Thousands line up for cooking fuel in Colombo amid Sri Lanka’s economic collapse

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Image: Thousands line up for cooking fuel in Colombo amid Sri Lanka’s economic collapse

(Natural News) Thousands of Sri Lankans lined up for cooking fuel on May 20 in the commercial capital Colombo. Many residents took the chance to stock up on much-needed fuel amid the country’s economic collapse.

Lines formed in many parts of Colombo, home to around 900,000 people, as fuel deliveries arrived. In one distribution center, soldiers armed with automatic rifles guarded a truck loaded with liquefied petroleum gas (LPG) cylinders. People standing in line applauded as the truck stopped at the center and fresh cylinders were readied.

Hundreds of Colombo residents showed up at the center with empty LPG cylinders. Part-time driver Mohammad Shazly, who has a family of five, was among those in line. He complained that “only about 200 cylinders were delivered, even though there were about 500 people” at the distribution center.

“Without gas [or] kerosene, we can’t do anything. What last option? Without food, we are going to die. That will happen [one] hundred percent,” lamented Shazly. (Related: Sri Lanka running out of fuel, has enough supply for only one more day.)

Vijitha Herath, chairman of the state-run fuel provider Litro Gas, said they hope to start distributing 80,000 cylinders a day beginning May 21. Unfortunately, Herath’s plan failed to materialize as Litro Gas announced on May 23 that cooking fuel will not be distributed the following day.

“The general public is requested not to wait in line for LPG,” said the state-run firm.

Aside from short fuel supply, higher prices triggered by inflation has also battered the island nation in South Asia. The price of a 12.5-kilogram LPG cylinder for cooking has risen to almost 5,000 Sri Lankan rupees ($13.72) from only 2,675 rupees ($7.34) in April.


The Sri Lankan government called for tenders to procure additional LPG supplies to address the problem. Under a bigger $1 billion credit line from India, the country seeks to obtain $120 million worth of cooking fuel.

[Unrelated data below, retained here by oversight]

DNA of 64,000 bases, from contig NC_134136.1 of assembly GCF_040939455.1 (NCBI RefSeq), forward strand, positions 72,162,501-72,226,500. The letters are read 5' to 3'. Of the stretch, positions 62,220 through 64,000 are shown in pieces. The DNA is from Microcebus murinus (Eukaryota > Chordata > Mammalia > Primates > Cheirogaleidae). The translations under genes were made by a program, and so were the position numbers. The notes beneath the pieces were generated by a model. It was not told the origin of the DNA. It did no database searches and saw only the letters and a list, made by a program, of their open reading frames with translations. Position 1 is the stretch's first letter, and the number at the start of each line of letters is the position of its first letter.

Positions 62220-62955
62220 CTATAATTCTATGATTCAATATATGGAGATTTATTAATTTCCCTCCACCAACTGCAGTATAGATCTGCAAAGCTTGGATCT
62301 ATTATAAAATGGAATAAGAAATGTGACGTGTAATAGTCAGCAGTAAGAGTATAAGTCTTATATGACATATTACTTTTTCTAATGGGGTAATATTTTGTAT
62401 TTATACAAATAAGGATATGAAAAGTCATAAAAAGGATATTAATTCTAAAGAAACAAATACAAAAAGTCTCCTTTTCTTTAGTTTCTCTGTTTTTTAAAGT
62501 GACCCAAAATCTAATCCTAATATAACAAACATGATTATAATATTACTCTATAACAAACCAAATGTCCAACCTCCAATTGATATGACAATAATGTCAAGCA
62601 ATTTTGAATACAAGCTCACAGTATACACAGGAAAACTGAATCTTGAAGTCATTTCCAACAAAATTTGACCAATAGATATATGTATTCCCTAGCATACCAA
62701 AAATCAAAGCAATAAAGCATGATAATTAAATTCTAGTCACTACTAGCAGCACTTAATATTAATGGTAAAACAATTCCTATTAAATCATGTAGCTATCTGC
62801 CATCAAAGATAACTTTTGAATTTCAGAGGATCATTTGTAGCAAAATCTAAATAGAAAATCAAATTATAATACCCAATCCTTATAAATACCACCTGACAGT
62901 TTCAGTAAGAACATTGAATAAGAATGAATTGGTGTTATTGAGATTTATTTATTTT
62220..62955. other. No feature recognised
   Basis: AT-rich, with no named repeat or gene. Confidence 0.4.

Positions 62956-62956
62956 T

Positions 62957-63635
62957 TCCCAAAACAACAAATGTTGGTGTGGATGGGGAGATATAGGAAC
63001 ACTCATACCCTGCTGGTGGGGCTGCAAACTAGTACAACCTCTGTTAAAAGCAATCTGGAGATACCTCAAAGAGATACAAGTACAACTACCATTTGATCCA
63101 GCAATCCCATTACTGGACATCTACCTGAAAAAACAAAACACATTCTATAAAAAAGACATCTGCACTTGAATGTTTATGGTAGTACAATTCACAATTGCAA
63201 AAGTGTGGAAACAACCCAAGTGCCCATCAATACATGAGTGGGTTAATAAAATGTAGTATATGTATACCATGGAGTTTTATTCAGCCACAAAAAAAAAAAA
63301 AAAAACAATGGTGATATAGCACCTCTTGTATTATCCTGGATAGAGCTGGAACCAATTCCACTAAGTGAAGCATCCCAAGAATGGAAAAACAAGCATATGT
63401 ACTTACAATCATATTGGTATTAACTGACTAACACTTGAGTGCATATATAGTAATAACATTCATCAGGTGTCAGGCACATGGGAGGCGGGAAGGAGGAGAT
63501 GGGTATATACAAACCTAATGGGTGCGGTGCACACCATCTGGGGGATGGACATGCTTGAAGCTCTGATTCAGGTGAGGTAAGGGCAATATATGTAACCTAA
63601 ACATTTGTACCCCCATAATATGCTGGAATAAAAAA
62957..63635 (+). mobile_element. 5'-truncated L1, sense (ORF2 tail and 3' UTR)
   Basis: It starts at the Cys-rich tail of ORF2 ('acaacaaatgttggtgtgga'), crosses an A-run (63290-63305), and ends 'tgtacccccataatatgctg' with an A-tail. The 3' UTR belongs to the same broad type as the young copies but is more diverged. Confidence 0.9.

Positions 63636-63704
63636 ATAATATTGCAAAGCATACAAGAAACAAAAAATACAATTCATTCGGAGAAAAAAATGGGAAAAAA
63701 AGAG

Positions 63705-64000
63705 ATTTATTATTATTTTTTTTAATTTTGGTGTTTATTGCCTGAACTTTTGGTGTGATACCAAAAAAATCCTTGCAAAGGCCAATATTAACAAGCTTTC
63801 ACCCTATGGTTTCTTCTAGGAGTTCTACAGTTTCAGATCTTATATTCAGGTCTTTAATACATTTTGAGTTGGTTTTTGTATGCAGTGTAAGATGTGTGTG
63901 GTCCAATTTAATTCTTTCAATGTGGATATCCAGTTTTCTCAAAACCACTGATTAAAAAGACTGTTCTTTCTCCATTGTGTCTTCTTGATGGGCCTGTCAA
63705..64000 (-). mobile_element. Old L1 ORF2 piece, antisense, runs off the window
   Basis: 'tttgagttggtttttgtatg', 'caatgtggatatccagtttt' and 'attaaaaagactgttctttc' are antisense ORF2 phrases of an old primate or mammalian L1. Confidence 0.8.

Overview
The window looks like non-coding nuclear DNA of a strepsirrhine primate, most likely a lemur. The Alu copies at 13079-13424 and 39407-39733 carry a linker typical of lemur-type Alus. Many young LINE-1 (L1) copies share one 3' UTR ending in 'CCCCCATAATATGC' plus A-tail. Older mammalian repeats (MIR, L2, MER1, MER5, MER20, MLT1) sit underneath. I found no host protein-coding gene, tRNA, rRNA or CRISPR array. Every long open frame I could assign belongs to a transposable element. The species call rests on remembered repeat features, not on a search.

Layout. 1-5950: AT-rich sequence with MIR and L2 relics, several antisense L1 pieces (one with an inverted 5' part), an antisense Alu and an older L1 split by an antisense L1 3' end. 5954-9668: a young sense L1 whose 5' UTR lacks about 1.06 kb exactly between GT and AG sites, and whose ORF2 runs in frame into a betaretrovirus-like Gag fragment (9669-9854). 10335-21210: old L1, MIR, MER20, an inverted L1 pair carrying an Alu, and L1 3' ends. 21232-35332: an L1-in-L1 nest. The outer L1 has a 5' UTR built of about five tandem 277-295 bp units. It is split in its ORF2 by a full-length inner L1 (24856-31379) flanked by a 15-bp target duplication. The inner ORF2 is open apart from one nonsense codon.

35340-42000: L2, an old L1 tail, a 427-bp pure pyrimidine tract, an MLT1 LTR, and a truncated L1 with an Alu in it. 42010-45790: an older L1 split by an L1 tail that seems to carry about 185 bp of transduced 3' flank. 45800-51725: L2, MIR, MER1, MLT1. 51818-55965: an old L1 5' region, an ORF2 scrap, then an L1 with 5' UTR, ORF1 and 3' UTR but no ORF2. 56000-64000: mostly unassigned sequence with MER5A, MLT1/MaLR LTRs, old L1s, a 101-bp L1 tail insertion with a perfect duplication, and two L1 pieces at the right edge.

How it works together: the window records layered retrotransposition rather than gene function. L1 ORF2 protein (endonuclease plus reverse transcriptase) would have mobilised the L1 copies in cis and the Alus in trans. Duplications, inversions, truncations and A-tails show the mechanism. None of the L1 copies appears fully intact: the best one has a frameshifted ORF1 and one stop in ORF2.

Sri Lanka also facing food shortage

Lack of fuel is not the only problem Sri Lanka is facing. It is also set to experience food collapse following a now-rescinded ban on fertilizers.

Sri Lankan Prime Minister Ranil Wickremesinghe warned of an impending food shortage due to insufficient fertilizer stocks, calling on citizens via a Twitter post to “accept the gravity of the situation.”

A ban imposed by Sri Lankan President Gotabaya Rajapaksa on all chemical fertilizers in April 2021 impacted crop yields. Even though the government has rescinded the ban, no substantial fertilizer imports have taken place as of writing. The prime minister vowed to buy enough fertilizer for the next planting season.

“While there may not be time to obtain fertilizer for this Yala [planting] season, steps are being taken to ensure adequate stocks for the Maha season,” tweeted Wickremesinghe. The Yala season runs from May to August, while the Maha season runs from September to March.

Neighboring countries have offered to pass the hat in aid of Sri Lanka. The Japanese Ministry of Foreign Affairs said it would provide an emergency grant of $3 million to the country, citing the two nations’ long-standing economic ties.

The Sri Lankan prime minister tweeted on May 22 that the country received two billion Sri Lankan rupees’ ($5.49 million) worth of humanitarian aid from India – including milk powder, rice and medicines – on that day.

Wickremesinghe expressed his “sincere gratitude” to the people of India for their support. He also thanked M.K. Stalin, chief minister of the Indian state of Tamil Nadu, for the much-needed aid. The Tamil language connects both Sri Lanka and the southern Indian state as it is widely spoken in both areas. has more stories about fuel shortages.

Watch the video below featuring a speech by Sri Lankan Prime Minister Ranil Wickremesinghe warning of insufficient fuel supply.

This video is from the InfoWars channel on

More related stories:

The REAL price of fuel: Reports of deaths and violence plague Sri Lanka as people queue to buy expensive fuel.

Food riots: Violent protests erupt in Sri Lanka and Iran as prices of everyday goods soar.

Sri Lanka on the brink of bankruptcy, faces food, fuel and medicine shortages.

Violent fuel shortage protests have begun in Sri Lanka.

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